This is the conclusion of a two-part series on productivity. You can catch up on Part 1 here.
Step 4: Prioritization
Yes, everything I have ever read about productivity and life satisfaction emphasizes priorities. But it’s hard to appreciate their importance and power until you see how completely you lack them.
Two weeks on RescueTime forever changed the way I think about this. For instance, I at first gave email a score of “Very Productive” because part of my job is evaluating marketing opportunities – most of which come through by email. And after all, I reasoned, in the knowledge-worker economy, aren’t people’s jobs based more and more around communication and making decisions? Even if we don’t like it, don’t we have to accept that email has become a huge part of our daily duties?
However, after looking at a week’s worth of data, I realized that much of the email I get really is NOT important compared to other things I could be doing. 87% of people report that they don’t read all the email they receive; well, up until I had this epiphany, I was one of the 13% who did. Not being afraid to delete email that looks uninteresting has freed up a lot of time.
Then Steps 1 & 2 finally sank in. Knowing what needs to be done is good. Knowing what needs to be done next is better. There were two areas where this could be immediately applied:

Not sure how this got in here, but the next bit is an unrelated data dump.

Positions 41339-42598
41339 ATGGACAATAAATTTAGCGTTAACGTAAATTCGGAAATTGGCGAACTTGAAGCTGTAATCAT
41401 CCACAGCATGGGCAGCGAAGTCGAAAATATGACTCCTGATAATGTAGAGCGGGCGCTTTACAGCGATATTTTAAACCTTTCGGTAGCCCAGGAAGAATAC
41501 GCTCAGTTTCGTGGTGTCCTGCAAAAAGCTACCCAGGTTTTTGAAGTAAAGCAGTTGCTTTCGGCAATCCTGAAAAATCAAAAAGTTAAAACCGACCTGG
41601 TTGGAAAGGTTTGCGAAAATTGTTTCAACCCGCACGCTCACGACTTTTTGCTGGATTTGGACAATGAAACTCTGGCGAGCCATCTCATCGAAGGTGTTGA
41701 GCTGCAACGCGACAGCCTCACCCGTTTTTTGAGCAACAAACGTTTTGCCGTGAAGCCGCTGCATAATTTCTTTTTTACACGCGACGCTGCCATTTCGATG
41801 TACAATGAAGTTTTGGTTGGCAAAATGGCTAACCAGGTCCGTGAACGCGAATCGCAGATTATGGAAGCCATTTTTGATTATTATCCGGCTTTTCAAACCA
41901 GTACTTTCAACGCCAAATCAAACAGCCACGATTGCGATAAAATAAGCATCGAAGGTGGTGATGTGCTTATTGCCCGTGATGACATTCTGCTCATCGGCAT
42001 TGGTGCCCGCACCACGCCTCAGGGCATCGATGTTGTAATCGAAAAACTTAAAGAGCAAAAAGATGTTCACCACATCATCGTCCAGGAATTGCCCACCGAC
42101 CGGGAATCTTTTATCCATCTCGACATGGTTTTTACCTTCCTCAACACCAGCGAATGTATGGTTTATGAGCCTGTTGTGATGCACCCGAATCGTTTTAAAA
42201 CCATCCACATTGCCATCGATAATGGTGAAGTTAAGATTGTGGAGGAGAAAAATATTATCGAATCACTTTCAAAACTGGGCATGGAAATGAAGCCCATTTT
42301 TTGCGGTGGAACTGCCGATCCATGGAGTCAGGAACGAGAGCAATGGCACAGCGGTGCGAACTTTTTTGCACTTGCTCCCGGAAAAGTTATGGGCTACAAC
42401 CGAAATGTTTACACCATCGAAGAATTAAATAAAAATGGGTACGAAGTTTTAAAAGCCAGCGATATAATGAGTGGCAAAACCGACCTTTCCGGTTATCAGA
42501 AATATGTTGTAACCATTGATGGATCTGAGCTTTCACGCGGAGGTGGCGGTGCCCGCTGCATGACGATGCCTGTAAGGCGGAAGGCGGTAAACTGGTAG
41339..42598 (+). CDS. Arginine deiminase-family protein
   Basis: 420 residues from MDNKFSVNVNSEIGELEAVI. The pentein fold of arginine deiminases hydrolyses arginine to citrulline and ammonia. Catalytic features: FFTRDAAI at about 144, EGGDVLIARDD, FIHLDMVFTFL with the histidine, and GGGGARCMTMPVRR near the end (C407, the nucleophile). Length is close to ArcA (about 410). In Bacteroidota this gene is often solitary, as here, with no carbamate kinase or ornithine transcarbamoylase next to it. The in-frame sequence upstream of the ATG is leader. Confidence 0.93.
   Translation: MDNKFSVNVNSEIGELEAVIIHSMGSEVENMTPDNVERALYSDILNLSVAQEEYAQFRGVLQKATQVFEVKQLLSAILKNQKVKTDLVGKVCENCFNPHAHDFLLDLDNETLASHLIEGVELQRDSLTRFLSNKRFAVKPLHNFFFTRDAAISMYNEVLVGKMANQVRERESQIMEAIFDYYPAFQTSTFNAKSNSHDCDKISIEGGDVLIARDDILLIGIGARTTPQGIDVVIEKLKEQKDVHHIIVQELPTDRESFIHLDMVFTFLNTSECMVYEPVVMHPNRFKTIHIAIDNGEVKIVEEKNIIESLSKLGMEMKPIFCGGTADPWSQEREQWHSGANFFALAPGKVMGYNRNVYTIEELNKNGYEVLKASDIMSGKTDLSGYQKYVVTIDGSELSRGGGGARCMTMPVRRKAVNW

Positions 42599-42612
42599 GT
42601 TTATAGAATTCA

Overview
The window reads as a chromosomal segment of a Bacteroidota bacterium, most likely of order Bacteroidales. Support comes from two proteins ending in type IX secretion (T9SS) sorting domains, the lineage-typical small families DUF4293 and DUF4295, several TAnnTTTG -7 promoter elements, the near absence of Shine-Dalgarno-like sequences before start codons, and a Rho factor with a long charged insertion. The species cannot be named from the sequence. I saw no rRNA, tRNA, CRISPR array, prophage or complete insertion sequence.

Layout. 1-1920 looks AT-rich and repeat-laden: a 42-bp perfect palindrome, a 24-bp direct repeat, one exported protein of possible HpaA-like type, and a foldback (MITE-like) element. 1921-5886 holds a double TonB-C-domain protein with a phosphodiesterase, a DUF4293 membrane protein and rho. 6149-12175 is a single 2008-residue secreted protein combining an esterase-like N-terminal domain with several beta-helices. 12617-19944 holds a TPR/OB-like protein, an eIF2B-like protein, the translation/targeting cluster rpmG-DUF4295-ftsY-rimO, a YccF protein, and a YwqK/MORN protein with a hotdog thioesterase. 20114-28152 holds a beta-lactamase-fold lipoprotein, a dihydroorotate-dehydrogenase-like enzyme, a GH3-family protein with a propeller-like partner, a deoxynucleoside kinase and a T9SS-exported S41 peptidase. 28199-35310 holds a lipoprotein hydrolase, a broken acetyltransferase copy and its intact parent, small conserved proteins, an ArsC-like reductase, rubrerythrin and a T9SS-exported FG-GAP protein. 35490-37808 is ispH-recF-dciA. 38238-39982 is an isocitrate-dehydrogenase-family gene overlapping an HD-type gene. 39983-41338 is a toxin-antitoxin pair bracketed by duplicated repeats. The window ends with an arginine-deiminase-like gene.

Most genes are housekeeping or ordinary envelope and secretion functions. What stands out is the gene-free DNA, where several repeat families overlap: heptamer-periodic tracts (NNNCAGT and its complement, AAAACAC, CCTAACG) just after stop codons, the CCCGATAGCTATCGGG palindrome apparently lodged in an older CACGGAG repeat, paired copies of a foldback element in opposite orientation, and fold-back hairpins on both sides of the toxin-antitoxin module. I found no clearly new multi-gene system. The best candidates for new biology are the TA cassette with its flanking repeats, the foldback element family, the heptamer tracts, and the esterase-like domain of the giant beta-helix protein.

1. Email Folders
I had folders that divided newsletters into my practice area, “Marketing,” and the company’s industry, “Legal.” But with over 50 different publications flying at me (yes, for the purpose of this blog, I counted), there was no way to keep track of which were the most useful.
Instead, I created four new folders:
- Committed to Read (for the 2-3 most useful publications that I never miss, and occasionally, things that colleagues send me to read)
- Would Like to Read (things that are always interesting, but less targeted to my job description or industry)
- If I Have Time (I never do, but if I ever did, these well-known newsletters would be worth glancing through)
At first, everything got dumped into Uncategorized, and I let them build up for several weeks. Then I grouped by publication and read through each until I could determine which of the other categories it should go into – or if I should simply unsubscribe. It’s still a work in progress, but I spend much less time trying to keep up and get more value out of the time I do spend. I also don’t worry about missing something if I delete emails that have built up in the bottom two categories.
2. Email Flags & Categories
I had set up a system of flags for emails that divided things into “Emails people have sent me that I need to do something about,” “Emails I’ve sent people that I need to follow up on,” and “Emails about projects I need to keep an eye on from time to time.” The obvious problem? I had no idea which were approaching a deadline or which had lagged for long enough.
Those got reworked into “Emails to deal with today,” “Emails to deal with or follow up on this week,” and “Emails with no particular deadline”.
It takes a little time to keep it current, especially if a lot of emails are flying back and forth about a particular subject, but on the whole I find it to be minimal effort for a lot of benefit. The number of follow-up emails I receive has dropped to nearly zero, and if there’s one thing I hate, it’s having to be followed up with.
Step 5: Managing Expectations and Delivering on Time